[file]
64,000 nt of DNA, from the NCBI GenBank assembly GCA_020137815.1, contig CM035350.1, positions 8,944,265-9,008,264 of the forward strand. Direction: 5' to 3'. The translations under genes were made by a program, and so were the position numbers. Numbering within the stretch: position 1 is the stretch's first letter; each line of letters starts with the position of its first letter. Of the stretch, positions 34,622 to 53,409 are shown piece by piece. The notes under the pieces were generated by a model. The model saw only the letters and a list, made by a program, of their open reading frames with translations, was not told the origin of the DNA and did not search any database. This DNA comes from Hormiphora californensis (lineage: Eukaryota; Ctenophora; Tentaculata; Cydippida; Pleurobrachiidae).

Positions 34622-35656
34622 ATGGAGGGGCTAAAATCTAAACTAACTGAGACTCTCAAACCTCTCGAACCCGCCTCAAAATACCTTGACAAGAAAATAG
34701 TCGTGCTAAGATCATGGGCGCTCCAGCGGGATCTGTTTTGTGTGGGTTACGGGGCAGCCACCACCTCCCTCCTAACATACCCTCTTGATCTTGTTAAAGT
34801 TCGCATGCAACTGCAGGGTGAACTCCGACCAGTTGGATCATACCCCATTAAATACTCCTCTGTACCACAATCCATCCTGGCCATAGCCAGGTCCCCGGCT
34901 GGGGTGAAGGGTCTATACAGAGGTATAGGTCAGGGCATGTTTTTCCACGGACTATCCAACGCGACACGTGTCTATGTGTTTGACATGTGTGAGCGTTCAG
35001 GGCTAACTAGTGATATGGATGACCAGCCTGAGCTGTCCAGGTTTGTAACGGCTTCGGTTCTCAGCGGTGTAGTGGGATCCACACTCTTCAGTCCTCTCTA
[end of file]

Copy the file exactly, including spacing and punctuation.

64,000 nt of DNA, from the NCBI GenBank assembly GCA_020137815.1, contig CM035350.1, positions 8,944,265-9,008,264 of the forward strand. Direction: 5' to 3'. The translations under genes were made by a program, and so were the position numbers. Numbering within the stretch: position 1 is the stretch's first letter; each line of letters starts with the position of its first letter. Of the stretch, positions 34,622 to 53,409 are shown piece by piece. The notes under the pieces were generated by a model. The model saw only the letters and a list, made by a program, of their open reading frames with translations, was not told the origin of the DNA and did not search any database. This DNA comes from Hormiphora californensis (lineage: Eukaryota; Ctenophora; Tentaculata; Cydippida; Pleurobrachiidae).

Positions 34622-35656
34622 ATGGAGGGGCTAAAATCTAAACTAACTGAGACTCTCAAACCTCTCGAACCCGCCTCAAAATACCTTGACAAGAAAATAG
34701 TCGTGCTAAGATCATGGGCGCTCCAGCGGGATCTGTTTTGTGTGGGTTACGGGGCAGCCACCACCTCCCTCCTAACATACCCTCTTGATCTTGTTAAAGT
34801 TCGCATGCAACTGCAGGGTGAACTCCGACCAGTTGGATCATACCCCATTAAATACTCCTCTGTACCACAATCCATCCTGGCCATAGCCAGGTCCCCGGCT
34901 GGGGTGAAGGGTCTATACAGAGGTATAGGTCAGGGCATGTTTTTCCACGGACTATCCAACGCGACACGTGTCTATGTGTTTGACATGTGTGAGCGTTCAG
35001 GGCTAACTAGTGATATGGATGACCAGCCTGAGCTGTCCAGGTTTGTAACGGCTTCGGTTCTCAGCGGTGTAGTGGGATCCACACTCTTCAGTCCTCTCTA